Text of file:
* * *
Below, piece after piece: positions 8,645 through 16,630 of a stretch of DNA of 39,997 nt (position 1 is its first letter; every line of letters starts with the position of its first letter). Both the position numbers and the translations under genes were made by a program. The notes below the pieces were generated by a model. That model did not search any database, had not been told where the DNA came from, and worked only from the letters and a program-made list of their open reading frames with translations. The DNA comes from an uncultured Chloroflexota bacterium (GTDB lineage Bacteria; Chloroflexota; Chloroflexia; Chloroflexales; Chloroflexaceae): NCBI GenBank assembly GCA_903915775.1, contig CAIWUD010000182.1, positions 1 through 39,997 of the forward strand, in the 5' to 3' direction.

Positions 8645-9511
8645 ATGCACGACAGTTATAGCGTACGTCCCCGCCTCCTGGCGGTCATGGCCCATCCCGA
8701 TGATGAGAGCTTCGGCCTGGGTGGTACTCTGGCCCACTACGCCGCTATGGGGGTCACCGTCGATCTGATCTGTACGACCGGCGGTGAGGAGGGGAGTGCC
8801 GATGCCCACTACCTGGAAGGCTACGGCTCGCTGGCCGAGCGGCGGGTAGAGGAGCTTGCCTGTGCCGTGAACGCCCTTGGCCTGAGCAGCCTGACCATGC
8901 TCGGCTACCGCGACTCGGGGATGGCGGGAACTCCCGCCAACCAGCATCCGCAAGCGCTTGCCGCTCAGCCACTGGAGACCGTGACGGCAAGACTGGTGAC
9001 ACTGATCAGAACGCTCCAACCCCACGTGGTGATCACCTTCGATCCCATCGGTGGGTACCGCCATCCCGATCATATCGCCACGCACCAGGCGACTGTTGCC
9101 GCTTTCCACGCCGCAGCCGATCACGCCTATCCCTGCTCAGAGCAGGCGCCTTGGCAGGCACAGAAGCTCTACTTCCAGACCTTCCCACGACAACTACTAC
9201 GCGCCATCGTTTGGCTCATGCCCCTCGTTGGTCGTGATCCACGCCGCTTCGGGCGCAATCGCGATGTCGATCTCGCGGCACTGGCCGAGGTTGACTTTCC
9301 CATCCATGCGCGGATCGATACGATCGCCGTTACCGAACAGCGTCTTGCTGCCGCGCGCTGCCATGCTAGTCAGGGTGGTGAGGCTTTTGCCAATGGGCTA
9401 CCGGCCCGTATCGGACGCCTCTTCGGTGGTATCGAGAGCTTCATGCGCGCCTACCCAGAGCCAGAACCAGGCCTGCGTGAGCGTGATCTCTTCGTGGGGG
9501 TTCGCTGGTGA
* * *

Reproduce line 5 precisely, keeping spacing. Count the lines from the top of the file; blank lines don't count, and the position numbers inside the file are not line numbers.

8801 GATGCCCACTACCTGGAAGGCTACGGCTCGCTGGCCGAGCGGCGGGTAGAGGAGCTTGCCTGTGCCGTGAACGCCCTTGGCCTGAGCAGCCTGACCATGC